Doug Orleans (dougo) wrote,
Doug Orleans

It's a Sin

At the beginning of this month, I binge-watched the show It's a Sin, a 5-episode miniseries on HBO. It's about a group of friends in London coming of age in the 1980s against the backdrop of the rising AIDS pandemic. It's semi-autobiographical by Russel T. Davies, who you might know from Dr Who and Queer as Folk.

It's a great show! I was expecting it to be heavy and morose, maybe akin to Angels in America. It does have moments that are deeply sad and tragic, and also infuriating as it demonstrates how the spread of this awful disease was made far worse by ignorance and prejudice in the medical and political establishment. But overall the show is lively and funny and even celebratory, not to mention having plenty of great new-wave classics on the soundtrack. Check it out if you get a chance.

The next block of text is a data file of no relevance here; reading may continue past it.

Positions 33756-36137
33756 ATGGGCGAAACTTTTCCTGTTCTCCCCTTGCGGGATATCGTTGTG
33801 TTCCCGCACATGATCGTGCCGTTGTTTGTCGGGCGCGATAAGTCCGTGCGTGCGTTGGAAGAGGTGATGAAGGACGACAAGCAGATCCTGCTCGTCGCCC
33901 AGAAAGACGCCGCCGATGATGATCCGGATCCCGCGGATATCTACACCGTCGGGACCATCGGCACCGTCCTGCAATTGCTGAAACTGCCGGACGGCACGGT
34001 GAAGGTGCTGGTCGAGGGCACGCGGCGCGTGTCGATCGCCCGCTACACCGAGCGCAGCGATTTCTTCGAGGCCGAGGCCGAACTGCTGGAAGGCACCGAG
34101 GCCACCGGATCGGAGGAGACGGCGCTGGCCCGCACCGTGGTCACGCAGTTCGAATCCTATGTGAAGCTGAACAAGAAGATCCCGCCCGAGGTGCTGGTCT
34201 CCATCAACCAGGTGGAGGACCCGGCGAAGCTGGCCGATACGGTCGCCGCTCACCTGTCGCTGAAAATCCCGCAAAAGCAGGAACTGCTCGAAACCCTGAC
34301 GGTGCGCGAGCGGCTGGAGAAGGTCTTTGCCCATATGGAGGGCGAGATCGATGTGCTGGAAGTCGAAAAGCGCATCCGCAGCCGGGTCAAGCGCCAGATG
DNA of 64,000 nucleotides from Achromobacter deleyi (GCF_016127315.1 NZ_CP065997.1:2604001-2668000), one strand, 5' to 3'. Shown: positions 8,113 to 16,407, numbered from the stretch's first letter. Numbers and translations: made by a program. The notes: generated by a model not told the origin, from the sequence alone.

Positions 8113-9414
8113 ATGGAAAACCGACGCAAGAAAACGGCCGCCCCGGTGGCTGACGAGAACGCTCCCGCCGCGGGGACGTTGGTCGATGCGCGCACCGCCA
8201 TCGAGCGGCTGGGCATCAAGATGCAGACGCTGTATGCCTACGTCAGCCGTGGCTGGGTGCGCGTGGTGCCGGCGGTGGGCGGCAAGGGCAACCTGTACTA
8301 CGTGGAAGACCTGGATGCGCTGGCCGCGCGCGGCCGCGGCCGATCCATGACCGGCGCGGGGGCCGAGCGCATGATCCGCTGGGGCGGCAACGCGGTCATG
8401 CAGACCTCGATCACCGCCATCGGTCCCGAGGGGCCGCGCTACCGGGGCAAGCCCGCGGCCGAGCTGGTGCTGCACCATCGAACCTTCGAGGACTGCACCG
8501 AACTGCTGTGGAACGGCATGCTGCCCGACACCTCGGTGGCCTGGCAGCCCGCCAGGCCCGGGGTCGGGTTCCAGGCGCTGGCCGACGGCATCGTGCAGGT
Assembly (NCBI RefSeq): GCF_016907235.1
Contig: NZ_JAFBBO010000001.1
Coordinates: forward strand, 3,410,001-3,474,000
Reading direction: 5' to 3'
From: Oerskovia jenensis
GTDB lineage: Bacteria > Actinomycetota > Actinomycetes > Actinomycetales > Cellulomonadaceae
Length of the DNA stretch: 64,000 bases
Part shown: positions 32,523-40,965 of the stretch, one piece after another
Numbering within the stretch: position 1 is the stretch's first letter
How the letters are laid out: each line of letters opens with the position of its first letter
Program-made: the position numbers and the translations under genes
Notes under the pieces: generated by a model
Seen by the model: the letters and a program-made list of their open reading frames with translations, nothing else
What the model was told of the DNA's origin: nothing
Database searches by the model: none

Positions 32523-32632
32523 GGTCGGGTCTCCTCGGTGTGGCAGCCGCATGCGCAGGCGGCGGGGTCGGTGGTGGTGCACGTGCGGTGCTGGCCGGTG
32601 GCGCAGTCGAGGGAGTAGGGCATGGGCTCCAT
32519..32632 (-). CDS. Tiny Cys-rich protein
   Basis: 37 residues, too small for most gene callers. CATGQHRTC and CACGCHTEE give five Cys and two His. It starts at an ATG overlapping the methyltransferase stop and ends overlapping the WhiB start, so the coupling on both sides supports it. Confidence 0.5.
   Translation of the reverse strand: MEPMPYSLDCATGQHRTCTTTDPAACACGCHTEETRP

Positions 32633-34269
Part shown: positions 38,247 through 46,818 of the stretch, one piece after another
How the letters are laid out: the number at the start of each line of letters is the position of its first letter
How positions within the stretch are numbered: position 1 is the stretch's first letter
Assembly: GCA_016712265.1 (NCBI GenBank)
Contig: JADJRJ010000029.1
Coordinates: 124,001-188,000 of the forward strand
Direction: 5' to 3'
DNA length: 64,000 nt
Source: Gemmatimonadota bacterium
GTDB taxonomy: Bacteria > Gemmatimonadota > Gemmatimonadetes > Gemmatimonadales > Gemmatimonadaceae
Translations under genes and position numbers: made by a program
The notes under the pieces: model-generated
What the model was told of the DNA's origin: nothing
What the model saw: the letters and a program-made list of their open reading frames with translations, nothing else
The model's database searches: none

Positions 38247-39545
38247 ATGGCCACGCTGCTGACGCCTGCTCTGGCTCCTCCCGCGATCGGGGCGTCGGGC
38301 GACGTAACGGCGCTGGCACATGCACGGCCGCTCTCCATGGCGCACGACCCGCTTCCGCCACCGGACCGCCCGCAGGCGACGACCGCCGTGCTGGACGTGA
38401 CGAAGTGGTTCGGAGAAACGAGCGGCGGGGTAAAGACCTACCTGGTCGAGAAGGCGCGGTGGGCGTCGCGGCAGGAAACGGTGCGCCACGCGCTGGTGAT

After I finished the last episode, I glanced up at the wall behind my TV to see this self-portrait of my uncle, Dennis Orleans. He died in 1998, at age 43, of AIDS-related pneumonia. At the time, I was 27, and 43 didn't seem all that young, but looking backwards now from 50 it seems far, far too young! I don't know how long he had been living with HIV, but near the end I know it was affecting his mental health in ways not too dissimilar to how it was portrayed in one of the characters on It's a Sin.

Thankfully, when I think of Dennis, I don't usually think about how he died. My memories are about his life: his love of photography, and horticulture, and Fimo clay art projects; his dog Stosh, his little VW car (or Fiat?), the H.A. Winston's restaurant where he sometimes worked and where I think he also painted a wall mural? When I was a kid he'd sometimes put me on his shoulders, which was a little scary because he was 6'4"! But I know he relished being avuncular to me and his other nephews and nieces, and I'm glad we grew up knowing him.

Anyway, watching that show seems like a fitting way to have honored his memory for Pride Month. 🏳️‍🌈

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